Halloween in times of pandemic: How can we celebrate the traditional Irish holiday this year?


Pumpkins, ghosts, witches, and parties are some of the things that flood the streets of many countries this weekend. However, this traditional holiday is originally from Ireland and was born around 100 AD. This festival was known by the name of Samhain (end of harvest or end of summer) and it was a pagan festival celebrated by the Celts. The party has been adapting to the customs of each era. But, in the middle of a pandemic and with a second lockdown… How can we celebrate this party in 2020?

The Irish origin of the Halloween party

As we have already mentioned, Halloween night dates to 100 years after Christ and its popular name was Samhain. In this festival, the ancient Celts were responsible for storing all possible provisions and sacrificing livestock to prepare for the winter season.

On the other hand, it was believed that that same night of Samhain, the spirits returned from the dead to visit the world of the living. For this same reason, the Irish inhabitants lit large bonfires that chased away evil spirits. And this is how the popularly known Halloween party arose throughout the world.

The beings that the pagan Celts feared the most during this night were goblins, spirits, shadows, and ghosts. They believed that on the night of the 31st they came to the world of the living to torment them. Some of those bonfires that were made to scare them away took place on the top of Tlachtga or on Ward Hill (now County Meath). The latter continues to be one of the most important focuses of celebration of this Irish festival. This is where the Púca Festival is held.

How was Halloween celebrated until now?

Over the years, this festival has been changing and adapting to the customs of its inhabitants. In Ireland it is very popular and preserves many traditions and legends related to Halloween.

Some of the most popular are:

  • Costumes that cause fear among others (some of them are very elaborate).
  • Pumpkins are emptied and lanterns are placed inside in practically every house.
  • You eat the traditional sweet barm brack.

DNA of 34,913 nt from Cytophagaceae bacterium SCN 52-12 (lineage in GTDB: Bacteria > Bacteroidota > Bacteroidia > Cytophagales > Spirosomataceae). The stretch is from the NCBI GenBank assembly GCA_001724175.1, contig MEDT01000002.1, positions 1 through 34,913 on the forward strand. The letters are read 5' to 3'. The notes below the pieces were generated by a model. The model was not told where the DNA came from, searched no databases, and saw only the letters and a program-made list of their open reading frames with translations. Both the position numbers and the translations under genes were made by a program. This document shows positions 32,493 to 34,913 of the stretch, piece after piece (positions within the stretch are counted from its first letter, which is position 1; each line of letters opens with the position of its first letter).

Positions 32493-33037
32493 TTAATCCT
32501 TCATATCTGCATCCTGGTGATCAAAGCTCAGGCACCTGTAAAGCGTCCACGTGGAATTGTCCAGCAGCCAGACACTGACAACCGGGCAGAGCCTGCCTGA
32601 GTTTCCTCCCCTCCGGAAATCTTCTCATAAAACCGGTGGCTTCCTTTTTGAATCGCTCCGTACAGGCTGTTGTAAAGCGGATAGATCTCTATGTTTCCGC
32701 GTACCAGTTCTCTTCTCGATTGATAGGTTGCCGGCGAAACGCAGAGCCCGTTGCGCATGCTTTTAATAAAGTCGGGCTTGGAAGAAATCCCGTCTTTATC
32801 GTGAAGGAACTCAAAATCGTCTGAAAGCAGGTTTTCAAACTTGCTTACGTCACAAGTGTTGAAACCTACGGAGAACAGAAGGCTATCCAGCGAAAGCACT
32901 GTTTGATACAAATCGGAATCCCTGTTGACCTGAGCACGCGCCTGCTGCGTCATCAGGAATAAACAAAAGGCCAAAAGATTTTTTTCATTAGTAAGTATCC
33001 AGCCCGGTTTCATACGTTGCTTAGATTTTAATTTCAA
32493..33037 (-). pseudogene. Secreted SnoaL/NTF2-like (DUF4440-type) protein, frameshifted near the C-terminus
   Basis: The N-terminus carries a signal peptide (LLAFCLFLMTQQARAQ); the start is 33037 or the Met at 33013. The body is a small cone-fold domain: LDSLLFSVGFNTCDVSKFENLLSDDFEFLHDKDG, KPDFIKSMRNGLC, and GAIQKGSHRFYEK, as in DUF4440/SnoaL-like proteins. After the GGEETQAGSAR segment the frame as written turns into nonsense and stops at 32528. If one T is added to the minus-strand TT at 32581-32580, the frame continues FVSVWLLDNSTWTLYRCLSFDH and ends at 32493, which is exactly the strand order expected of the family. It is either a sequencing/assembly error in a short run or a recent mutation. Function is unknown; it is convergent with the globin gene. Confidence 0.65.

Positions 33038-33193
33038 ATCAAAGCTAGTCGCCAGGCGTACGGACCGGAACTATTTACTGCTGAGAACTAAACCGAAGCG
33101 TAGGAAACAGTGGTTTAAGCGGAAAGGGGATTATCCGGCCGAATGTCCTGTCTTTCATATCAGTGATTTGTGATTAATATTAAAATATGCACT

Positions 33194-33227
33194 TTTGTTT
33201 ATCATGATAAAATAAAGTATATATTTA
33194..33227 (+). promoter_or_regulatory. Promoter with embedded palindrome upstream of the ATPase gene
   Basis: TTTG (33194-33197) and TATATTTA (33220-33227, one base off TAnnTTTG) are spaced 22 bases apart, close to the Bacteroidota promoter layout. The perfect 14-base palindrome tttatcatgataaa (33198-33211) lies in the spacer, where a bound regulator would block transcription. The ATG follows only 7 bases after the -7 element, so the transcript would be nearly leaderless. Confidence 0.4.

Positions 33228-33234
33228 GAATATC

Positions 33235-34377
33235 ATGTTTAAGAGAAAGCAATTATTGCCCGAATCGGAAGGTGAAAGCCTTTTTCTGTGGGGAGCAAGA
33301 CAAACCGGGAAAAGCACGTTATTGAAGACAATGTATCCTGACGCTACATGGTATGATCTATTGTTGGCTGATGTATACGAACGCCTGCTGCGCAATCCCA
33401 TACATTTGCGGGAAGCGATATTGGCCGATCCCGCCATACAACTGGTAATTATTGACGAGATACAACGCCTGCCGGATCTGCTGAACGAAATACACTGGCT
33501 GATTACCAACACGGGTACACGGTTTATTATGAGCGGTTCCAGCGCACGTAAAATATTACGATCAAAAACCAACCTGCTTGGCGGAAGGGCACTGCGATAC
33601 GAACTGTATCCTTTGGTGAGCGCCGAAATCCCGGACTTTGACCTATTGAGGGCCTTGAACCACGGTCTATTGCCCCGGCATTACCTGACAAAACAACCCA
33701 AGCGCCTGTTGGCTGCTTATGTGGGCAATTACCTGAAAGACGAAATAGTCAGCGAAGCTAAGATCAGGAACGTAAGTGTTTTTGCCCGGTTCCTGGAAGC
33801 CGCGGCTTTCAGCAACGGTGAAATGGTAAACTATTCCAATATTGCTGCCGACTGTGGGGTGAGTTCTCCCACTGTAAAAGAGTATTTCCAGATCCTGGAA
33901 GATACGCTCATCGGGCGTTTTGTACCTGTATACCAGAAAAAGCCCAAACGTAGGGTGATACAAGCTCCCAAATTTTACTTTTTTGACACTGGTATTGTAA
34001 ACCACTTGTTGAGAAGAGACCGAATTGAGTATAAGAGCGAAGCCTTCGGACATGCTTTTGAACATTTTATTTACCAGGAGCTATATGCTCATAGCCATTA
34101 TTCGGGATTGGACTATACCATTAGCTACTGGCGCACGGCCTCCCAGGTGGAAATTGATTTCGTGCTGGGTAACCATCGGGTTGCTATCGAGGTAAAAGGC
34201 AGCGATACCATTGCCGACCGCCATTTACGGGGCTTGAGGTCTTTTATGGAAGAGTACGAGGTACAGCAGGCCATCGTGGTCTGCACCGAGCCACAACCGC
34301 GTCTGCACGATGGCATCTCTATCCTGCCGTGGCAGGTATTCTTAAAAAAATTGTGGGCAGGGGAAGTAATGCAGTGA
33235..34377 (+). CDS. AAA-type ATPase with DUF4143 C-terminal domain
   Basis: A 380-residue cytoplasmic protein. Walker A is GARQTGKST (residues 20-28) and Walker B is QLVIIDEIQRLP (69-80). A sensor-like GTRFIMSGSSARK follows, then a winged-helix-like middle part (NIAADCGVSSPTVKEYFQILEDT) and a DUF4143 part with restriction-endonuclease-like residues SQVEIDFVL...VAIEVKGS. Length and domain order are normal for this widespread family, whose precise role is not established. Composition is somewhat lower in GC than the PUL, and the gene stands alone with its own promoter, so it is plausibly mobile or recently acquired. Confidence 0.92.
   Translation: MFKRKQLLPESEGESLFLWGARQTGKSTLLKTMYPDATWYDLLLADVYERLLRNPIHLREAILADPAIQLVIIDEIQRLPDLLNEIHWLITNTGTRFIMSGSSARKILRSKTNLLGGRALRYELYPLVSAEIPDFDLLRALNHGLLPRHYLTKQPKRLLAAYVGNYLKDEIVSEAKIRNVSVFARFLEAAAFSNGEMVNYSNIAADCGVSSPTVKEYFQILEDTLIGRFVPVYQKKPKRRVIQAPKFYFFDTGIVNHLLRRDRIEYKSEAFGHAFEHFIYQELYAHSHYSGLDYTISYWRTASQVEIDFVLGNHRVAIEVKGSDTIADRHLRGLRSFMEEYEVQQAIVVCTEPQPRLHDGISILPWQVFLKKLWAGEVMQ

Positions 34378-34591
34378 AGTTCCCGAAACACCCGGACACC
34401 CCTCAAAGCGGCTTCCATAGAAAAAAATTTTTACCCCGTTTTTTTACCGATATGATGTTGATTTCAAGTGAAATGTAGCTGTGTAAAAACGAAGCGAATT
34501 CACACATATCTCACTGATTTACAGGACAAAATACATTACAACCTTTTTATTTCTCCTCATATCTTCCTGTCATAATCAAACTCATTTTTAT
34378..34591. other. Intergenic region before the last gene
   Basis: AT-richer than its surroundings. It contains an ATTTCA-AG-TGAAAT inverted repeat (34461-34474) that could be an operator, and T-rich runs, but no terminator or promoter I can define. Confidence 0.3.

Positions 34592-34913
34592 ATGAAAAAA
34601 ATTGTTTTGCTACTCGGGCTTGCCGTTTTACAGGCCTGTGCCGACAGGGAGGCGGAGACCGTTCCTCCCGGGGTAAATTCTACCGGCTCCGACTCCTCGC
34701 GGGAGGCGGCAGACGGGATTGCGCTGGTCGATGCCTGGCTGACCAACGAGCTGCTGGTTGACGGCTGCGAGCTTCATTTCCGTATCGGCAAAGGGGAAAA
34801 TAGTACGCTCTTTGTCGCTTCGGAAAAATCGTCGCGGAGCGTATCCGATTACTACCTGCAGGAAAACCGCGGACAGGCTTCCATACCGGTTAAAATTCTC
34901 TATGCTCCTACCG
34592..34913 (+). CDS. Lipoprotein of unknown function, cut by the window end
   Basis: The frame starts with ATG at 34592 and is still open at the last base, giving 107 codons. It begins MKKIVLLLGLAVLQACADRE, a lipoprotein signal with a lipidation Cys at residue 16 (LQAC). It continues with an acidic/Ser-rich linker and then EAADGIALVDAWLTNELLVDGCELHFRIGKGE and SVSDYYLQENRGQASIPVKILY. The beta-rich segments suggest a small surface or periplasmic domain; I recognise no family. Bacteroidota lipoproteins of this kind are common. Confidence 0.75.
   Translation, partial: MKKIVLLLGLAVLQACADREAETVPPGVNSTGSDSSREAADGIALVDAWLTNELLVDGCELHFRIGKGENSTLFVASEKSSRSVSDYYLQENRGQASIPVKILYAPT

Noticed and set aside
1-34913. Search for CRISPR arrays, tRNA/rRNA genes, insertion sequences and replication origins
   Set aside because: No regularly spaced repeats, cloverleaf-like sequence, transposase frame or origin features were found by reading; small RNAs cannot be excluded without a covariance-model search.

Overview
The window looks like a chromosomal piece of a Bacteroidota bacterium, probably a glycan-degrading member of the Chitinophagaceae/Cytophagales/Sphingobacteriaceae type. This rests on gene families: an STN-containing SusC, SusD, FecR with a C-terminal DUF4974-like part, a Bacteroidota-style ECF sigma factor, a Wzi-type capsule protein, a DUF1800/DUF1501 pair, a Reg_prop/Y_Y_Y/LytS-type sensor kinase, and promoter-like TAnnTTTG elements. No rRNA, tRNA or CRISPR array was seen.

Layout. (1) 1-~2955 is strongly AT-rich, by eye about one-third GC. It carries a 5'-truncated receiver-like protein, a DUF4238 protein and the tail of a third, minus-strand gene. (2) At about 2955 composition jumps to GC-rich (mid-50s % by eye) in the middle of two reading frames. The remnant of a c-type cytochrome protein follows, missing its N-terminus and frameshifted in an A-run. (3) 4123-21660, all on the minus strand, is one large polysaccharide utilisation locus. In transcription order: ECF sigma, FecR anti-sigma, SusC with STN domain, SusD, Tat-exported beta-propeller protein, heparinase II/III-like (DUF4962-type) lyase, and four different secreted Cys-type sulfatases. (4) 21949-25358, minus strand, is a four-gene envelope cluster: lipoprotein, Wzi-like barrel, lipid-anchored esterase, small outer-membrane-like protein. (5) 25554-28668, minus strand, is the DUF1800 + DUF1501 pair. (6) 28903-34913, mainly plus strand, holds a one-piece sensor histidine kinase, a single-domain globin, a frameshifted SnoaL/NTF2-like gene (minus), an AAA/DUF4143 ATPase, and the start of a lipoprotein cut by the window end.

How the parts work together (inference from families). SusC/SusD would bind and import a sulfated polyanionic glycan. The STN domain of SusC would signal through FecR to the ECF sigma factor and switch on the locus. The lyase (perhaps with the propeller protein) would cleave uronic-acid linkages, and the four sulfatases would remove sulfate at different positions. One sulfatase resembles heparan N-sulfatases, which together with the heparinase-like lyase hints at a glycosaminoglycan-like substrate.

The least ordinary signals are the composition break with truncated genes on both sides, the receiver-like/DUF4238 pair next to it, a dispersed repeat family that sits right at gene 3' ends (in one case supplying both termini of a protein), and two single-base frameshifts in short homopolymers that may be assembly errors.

• The famous Trick or Treat in which children knock from door to door asking for candy.
  • Bonfires.
  • The typical Colcannon dish is also eaten.
  • And you play Snap Apple.

These are some of the most popular traditions during the terrifying night of Halloween. However, with a second lockdown this year, what can we do to have fun while complying with safety regulations?

Halloween 2020: a different trick or treat

On October 22, 2020, the Government of Ireland announced that, to deal with the coronavirus, they were going to lockdown the entire country again. This was the first country in Europe to make this tough decision.

Some of the measures that have been brought are:

  • Non-essential shops close for six weeks.
  • Only take away food will be served in restaurants and fast foods.
  • Citizens must stay at home and can only travel a maximum of 5km to work or exercise.
  • Schools remain open.

To prevent a Christmas lockdown, this decision has been made. Although this year is going to be a little different, it does not have to stop celebrating, especially if there are children at home. Remember that it is important that you support local businesses and buy in the closest stores. In these moments, businesses need you and, by buying from them, we will prevent them from disappearing.

Some of the actions that can be done are costume parties (both among the cohabitants and by video calling with friends and voting for the best costume). If your children are excited to play Trick or Treat you can create a new game inside the house in which their contestants pass a test, they win a candy. In addition, the traditional Halloween recipes and the Snap Apple game can continue to be celebrated, as well as prepare the most terrifying decoration of the whole street.

On the other hand, you can look for legends about this party and tell them at home. Some of them are very scary! However, you have the possibility to follow it digitally from your home: spooky tales, music sessions, online tutorials and bring back to life some ghosts who tell us about the history of Samhain. Enjoy the most terrifying night of the year! (But always safely and staying in your homes).

Leave a Reply

Your email address will not be published.